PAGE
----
Henry’s capsule wardrobe follows a similar idea, but obviously involves jeans and tops. For simplicity’s sake, the pants or shorts are all without pattern – although I do pick fun colors for his summer shorts. They are just colors that coordinate with all the tops he has. And his jackets and vests are also in simple colors that coordinate with all his tees and shirts. I used to feel like dressing a boy was harder than dressing a girl because they seem to end up with more odds and ends somehow, but having chosen to stay away from patterned bottoms has made it a lot easier. So far, the way we’ve paired down is to have 4-5 weather appropriate bottoms (shorts for summer, pants for winter) and 7-10 weather appropriate shirts, plus a few pullover sweaters and jackets in the winter. Because let’s face it, he doesn’t care about variety. He’d wear his Captain America shirt every single day if it wasn’t in the wash.


If you want to build a capsule wardrobe for kids, here are my tips:

  1. Keep it simple. It’s okay to have patterns and colors, but do so in a thoughtful way. For instance, patterned leggings, while super cute, may not be practical. Opt for bottoms that are in solid, basic colors and stick to patterns and prints in your tops (or be creative and do it the other way around with patterned bottoms and solid tops- but picking just one makes it easy).
  2. Shop only on occasion, and with intent and purpose.
    One of the things I have loved so much about the capsule wardrobe, for myself and my kids, is that it requires less shopping. I spend some time picking out everything they’ll need when they need a new size or maybe around the beginning of the school year. If it’s carefully thought out, it’s essentially complete and I don’t have to worry about it until they need another size. Of course they might get something new for a special occasion, and leggings might need to be replaced, but for the most part, what they have works for the entire year. And having a complete wardrobe makes it easier to pass up all the impulse buys waiting for me in the Target kids’ section. I also have a more concrete idea of what I’m looking for when I do shop sales or consignment, which eliminates buyer’s remorse when I get home and realize I don’t really like what I just spent money on.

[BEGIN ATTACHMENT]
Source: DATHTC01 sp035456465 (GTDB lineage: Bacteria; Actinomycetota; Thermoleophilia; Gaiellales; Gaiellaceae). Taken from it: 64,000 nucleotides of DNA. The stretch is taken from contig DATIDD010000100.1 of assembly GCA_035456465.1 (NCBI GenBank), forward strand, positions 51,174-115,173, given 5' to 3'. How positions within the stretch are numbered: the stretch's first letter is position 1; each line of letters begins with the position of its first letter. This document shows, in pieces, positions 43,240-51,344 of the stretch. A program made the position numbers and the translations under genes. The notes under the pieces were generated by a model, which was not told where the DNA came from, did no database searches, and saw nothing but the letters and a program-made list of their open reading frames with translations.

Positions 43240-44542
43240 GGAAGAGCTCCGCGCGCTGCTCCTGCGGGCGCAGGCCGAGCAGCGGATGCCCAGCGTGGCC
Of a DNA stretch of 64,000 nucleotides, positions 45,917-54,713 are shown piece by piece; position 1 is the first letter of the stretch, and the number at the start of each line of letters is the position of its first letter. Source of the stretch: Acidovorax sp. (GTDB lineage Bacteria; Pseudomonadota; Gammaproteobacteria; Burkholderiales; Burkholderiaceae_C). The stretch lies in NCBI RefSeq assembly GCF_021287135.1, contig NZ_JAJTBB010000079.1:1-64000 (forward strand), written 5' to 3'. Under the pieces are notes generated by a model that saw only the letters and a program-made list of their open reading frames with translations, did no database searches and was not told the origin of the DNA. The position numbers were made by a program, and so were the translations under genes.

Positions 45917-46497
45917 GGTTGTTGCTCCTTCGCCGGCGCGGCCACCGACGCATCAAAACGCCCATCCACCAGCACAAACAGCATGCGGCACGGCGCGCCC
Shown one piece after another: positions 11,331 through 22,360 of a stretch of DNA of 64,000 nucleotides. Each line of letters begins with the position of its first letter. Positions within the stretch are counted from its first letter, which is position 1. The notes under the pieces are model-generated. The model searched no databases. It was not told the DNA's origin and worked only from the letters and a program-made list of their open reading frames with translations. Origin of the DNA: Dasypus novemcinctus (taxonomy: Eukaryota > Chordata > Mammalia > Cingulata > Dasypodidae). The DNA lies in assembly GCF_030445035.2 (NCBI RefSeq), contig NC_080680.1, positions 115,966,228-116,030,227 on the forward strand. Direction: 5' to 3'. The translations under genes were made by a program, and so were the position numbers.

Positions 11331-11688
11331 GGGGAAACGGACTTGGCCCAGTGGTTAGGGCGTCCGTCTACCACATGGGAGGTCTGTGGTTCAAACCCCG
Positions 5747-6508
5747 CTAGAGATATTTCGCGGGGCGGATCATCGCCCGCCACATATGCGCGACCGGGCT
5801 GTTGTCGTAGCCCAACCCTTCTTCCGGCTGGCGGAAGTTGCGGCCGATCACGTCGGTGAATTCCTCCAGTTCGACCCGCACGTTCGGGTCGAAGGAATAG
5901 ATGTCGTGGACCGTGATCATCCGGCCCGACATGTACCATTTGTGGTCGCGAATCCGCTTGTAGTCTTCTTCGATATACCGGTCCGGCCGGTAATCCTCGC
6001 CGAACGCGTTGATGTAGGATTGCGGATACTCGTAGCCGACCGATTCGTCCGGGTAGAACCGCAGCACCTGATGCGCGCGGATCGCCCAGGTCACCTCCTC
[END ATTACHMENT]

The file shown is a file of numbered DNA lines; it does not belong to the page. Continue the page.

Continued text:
3. Keep shoes to a minimum, too. With all the shoes I’ve tripped over in the last few years, this one speaks right to me. Think about what your child really needs. And then get only one of each kind of shoe: athletic, dress, waterproof, sandal. (Although I will say we usually break this rule with waterproof because we live in Portland and even I can’t subject my children to only wearing the same boots every single day for 9 months out of the year – they usually have two-three pairs of boots, one neutral, one statement and one in-between.) In the summer they have one pair of play shoes. These are the shoes that can get dirty and trashed to the maximum and I don’t care. These aren’t the same as their church shoes. With only one pair of shoes to trash, we end up with fewer ruined shoes – and therefore more pairs that can be passed down to the next sibling or consigned, or, at very least, I don’t feel bad having to toss multiple pairs of gross shoes.
  4. Rotate seasonally. I like to make sure the winter coats are put away and the sweaters and rain boots get a little breather in summer. This might not be important to everyone, but I do enjoy looking into a closet full of just the things that are appropriate to wear right then. Plus, when fall comes again, it’s exciting to pull those things out and feel all excited about something “new” without having to actually buy anything.
  5. Just say “no!” Say no to buying clothes mid-season just because they’re cute. If you receive a gift of handed down items from a friend, keep only what you want and need. Hand the rest down to someone else or donate. Don’t buy clothes on sale that you wouldn’t consider paying full price for. Unsubscribe from sales alert emails. It’s just temptation you don’t need in your life!